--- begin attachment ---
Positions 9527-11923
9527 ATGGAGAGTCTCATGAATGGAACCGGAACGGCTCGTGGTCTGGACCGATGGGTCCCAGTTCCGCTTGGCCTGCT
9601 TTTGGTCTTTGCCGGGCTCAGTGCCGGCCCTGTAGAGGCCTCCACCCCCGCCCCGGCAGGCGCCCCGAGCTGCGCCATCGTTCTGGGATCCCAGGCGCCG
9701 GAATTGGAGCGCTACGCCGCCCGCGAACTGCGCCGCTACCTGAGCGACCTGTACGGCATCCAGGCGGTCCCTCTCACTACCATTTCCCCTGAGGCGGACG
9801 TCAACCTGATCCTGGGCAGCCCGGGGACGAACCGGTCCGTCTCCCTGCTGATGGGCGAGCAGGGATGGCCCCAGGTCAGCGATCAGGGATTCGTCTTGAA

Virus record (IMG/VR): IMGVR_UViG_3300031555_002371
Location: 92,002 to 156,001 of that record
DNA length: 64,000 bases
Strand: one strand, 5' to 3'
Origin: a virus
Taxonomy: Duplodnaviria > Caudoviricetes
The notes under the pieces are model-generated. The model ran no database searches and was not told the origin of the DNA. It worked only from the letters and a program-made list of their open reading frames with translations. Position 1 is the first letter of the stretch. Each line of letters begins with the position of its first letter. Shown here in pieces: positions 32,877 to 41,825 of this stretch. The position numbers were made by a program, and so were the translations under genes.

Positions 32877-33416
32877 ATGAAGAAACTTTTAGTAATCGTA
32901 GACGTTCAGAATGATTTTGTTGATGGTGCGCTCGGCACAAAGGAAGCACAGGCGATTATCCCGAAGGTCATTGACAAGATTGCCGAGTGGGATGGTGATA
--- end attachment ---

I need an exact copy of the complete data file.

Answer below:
Positions 9527-11923
9527 ATGGAGAGTCTCATGAATGGAACCGGAACGGCTCGTGGTCTGGACCGATGGGTCCCAGTTCCGCTTGGCCTGCT
9601 TTTGGTCTTTGCCGGGCTCAGTGCCGGCCCTGTAGAGGCCTCCACCCCCGCCCCGGCAGGCGCCCCGAGCTGCGCCATCGTTCTGGGATCCCAGGCGCCG
9701 GAATTGGAGCGCTACGCCGCCCGCGAACTGCGCCGCTACCTGAGCGACCTGTACGGCATCCAGGCGGTCCCTCTCACTACCATTTCCCCTGAGGCGGACG
9801 TCAACCTGATCCTGGGCAGCCCGGGGACGAACCGGTCCGTCTCCCTGCTGATGGGCGAGCAGGGATGGCCCCAGGTCAGCGATCAGGGATTCGTCTTGAA

Virus record (IMG/VR): IMGVR_UViG_3300031555_002371
Location: 92,002 to 156,001 of that record
DNA length: 64,000 bases
Strand: one strand, 5' to 3'
Origin: a virus
Taxonomy: Duplodnaviria > Caudoviricetes
The notes under the pieces are model-generated. The model ran no database searches and was not told the origin of the DNA. It worked only from the letters and a program-made list of their open reading frames with translations. Position 1 is the first letter of the stretch. Each line of letters begins with the position of its first letter. Shown here in pieces: positions 32,877 to 41,825 of this stretch. The position numbers were made by a program, and so were the translations under genes.

Positions 32877-33416
32877 ATGAAGAAACTTTTAGTAATCGTA
32901 GACGTTCAGAATGATTTTGTTGATGGTGCGCTCGGCACAAAGGAAGCACAGGCGATTATCCCGAAGGTCATTGACAAGATTGCCGAGTGGGATGGTGATA